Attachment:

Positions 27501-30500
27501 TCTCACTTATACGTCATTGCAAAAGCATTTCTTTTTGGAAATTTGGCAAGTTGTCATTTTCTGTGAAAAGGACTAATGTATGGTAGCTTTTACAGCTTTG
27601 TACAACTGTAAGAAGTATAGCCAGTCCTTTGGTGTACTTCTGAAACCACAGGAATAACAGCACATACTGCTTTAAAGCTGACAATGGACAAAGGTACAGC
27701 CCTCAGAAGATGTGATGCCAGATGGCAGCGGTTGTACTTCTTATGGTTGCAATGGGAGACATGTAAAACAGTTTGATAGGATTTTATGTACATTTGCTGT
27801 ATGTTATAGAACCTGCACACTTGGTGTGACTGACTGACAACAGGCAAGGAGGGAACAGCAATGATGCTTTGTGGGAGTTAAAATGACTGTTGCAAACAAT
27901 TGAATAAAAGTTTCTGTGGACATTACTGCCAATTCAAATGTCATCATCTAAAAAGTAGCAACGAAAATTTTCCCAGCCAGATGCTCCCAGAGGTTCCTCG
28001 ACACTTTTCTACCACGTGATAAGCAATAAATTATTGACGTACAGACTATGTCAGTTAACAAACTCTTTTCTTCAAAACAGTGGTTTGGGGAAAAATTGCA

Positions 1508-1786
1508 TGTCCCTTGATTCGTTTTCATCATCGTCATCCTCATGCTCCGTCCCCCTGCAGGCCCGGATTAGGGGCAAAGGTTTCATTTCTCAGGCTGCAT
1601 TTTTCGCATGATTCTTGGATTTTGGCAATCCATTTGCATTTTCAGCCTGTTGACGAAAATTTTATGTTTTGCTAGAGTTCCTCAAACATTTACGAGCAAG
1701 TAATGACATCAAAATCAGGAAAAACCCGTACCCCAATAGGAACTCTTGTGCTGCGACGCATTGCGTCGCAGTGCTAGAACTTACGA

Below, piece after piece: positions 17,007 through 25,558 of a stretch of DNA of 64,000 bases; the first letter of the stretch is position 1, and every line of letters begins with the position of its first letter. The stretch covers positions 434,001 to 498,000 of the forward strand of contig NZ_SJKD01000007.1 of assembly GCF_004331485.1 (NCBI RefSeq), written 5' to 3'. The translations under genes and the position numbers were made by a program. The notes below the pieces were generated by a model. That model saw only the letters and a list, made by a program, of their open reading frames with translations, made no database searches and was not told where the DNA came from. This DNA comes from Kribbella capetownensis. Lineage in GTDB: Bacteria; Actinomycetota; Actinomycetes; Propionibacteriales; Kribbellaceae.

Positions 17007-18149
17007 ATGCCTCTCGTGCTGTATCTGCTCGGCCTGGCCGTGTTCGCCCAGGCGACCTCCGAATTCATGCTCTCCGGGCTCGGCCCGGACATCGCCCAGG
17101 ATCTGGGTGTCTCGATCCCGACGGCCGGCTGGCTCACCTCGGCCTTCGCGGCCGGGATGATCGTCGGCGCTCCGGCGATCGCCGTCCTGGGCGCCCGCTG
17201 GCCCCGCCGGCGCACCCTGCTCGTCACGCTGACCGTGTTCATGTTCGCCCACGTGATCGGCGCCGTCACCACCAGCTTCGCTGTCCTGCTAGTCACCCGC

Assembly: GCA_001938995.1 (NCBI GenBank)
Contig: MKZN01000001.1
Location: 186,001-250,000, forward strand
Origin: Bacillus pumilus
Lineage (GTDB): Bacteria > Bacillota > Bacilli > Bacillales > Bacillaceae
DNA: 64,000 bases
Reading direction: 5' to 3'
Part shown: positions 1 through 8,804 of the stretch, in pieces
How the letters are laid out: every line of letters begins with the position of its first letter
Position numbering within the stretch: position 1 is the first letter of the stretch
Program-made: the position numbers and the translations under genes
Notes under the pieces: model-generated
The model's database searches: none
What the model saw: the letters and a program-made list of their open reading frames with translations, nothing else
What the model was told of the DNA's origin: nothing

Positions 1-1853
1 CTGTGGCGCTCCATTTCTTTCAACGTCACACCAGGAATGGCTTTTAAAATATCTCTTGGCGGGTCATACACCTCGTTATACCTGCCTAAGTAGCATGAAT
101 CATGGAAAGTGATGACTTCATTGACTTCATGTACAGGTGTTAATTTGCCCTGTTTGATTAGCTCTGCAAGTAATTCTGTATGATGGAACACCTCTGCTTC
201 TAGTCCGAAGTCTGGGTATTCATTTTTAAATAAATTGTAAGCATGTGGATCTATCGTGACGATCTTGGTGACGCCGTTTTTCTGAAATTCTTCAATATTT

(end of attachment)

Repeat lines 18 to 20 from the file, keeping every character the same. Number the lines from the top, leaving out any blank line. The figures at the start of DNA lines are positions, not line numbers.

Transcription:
Contig: MKZN01000001.1
Location: 186,001-250,000, forward strand
Origin: Bacillus pumilus